Before she was Queen and then Queen Mother, Elizabeth Bowes-Lyon was a young girl nursing wounded soldiers at her family home in Angus. During the First World War, Glamis Castle was used as a military hospital and the young aristocrat became friends with Private James Harding.
Now, a selection of the letters she and the Private exchanged are due to go up for auction on 11 August in London where they are expected to fetch £5,000 to £7,000.
The letters reveal the future queen as a lively, engaging, witty young woman accustomed to playing the card game Hearts with the men to help keep up spirits. One of the six letters, dated 29 November 1916 and signed by the then 16-year-old as ‘Elizabeth Lyon’, displays a reference to the card games she played with Harding and another soldier saying ‘I enjoyed them very much, even tho’ I was treated badly by you and Nix!’
The Queen Mother’s biographer, William Shawcross, claims that Harding and his fellow soldiers used to make sure Elizabeth got terrible cards during games saying ‘There was wild laughter when she got the Queen of Spades time after time – and she discovered that they had been passing it under the table to give to her’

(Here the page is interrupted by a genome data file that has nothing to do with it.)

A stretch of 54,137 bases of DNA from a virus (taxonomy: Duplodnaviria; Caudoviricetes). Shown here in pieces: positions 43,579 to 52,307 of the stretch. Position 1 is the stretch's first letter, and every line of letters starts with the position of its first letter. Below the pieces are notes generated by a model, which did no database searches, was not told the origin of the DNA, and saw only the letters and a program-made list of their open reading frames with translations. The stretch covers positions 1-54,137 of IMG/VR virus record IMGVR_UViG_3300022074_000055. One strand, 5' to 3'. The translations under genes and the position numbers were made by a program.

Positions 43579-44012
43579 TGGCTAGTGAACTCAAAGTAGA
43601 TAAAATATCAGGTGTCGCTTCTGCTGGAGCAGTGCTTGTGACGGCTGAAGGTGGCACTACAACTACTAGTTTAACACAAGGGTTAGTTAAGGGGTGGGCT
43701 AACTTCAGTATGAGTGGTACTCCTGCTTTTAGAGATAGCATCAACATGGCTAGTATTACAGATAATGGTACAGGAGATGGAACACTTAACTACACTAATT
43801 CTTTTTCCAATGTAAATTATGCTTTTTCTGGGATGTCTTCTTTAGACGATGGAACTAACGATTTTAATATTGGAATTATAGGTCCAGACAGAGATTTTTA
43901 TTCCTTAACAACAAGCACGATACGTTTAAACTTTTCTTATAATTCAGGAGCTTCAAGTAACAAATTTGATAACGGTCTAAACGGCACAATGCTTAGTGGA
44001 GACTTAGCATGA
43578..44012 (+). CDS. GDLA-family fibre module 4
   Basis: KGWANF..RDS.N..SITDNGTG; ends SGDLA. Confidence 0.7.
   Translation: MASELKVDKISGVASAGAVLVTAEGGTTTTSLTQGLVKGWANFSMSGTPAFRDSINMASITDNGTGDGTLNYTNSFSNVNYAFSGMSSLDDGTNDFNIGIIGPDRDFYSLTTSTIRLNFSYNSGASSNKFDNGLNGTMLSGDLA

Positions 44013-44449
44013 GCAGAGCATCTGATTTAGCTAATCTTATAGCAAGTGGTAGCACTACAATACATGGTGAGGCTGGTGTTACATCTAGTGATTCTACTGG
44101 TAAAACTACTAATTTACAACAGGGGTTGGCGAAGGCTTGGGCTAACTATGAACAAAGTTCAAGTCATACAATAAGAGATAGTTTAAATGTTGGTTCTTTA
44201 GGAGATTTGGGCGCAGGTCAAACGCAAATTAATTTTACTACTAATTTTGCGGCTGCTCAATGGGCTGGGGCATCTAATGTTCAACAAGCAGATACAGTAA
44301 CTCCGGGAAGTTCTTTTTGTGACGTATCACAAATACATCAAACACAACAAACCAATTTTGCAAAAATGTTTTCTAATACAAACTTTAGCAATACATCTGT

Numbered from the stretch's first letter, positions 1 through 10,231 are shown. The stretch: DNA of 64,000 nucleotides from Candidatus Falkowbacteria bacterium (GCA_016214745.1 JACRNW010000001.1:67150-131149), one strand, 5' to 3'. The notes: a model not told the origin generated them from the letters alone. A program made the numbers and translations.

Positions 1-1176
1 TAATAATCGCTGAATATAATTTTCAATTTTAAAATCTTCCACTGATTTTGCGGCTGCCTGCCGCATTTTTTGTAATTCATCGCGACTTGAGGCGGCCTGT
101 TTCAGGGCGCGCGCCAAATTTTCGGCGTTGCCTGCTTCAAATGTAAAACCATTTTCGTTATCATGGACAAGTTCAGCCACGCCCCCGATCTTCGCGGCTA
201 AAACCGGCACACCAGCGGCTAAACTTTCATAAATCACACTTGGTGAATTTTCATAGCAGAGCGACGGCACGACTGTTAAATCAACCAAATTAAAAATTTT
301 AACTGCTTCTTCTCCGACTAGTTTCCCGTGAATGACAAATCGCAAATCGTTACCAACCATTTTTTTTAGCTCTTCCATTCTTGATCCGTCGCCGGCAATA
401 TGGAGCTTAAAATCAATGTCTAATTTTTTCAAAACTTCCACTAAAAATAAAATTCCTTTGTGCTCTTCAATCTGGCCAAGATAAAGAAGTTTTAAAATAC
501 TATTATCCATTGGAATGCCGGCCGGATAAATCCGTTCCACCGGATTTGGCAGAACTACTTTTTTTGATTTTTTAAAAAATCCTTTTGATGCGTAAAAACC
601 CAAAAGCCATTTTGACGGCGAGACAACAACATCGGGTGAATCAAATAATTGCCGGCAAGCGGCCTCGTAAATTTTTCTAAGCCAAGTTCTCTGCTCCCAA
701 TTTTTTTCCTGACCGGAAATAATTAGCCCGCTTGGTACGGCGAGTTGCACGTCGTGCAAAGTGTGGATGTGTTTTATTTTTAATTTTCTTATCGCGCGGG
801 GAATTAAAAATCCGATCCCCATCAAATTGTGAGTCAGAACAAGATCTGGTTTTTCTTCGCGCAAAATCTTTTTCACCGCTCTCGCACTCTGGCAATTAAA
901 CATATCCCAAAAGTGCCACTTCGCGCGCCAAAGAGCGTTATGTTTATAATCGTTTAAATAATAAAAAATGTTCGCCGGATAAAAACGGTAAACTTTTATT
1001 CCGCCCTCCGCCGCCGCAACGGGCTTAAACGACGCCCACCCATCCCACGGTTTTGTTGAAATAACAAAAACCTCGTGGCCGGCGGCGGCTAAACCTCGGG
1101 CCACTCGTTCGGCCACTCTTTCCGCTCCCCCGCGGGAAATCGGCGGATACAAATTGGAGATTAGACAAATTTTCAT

A second letter, dated 22 December 1916, included a poem about the card tricks:
I sometimes go into the Ward
And play a game or two
And if I get the Queen of Spades
T’is only due to you
Are you not ashamed and sorry
That cheating should go on?
In a third letter, dated nearly two years later on 2 October 1918, Elizabeth wrote: ‘I am going to stay with my sister near Musselburgh next Tuesday and shall be arriving at [Edinburgh] Waverley Station at 4.49. I should be so pleased to see you for a few minutes if you could come… it would be rather nice if I brought a pack of cards and we could play Hearts on the platform!’
A fourth letter aimed to arrange a meeting with Harding and a fifth letter, dated 13 September 1919, expressed Elizabeth’s concern about Harding’s difficulty in finding a job following the end of the war. She wrote ‘It seems to be very difficult now… I wonder what sort of a job you want? I might by chance hear of one that you’d like, though you’d probably want to be in Edinburgh… I do hope something will turn up’
A follow-up letter to Harding three months later expressed her pleasure at learning Harding had secured a position with the young future royal writing: ‘I can’t tell you how pleased I am to hear the good news!’
Two years after the final letter Elizabeth met the (then) Prince Albert, Duke of York, whom she married in 1923.
Commenting on the auction, Dreweatts and Bloomsbury Autographs and Memorabilia specialist, Valentina Borghi said: ‘Letters written by the Queen Mother do not appear frequently on the current market and they are very sought after by collectors of Royal autographs and memorabilia.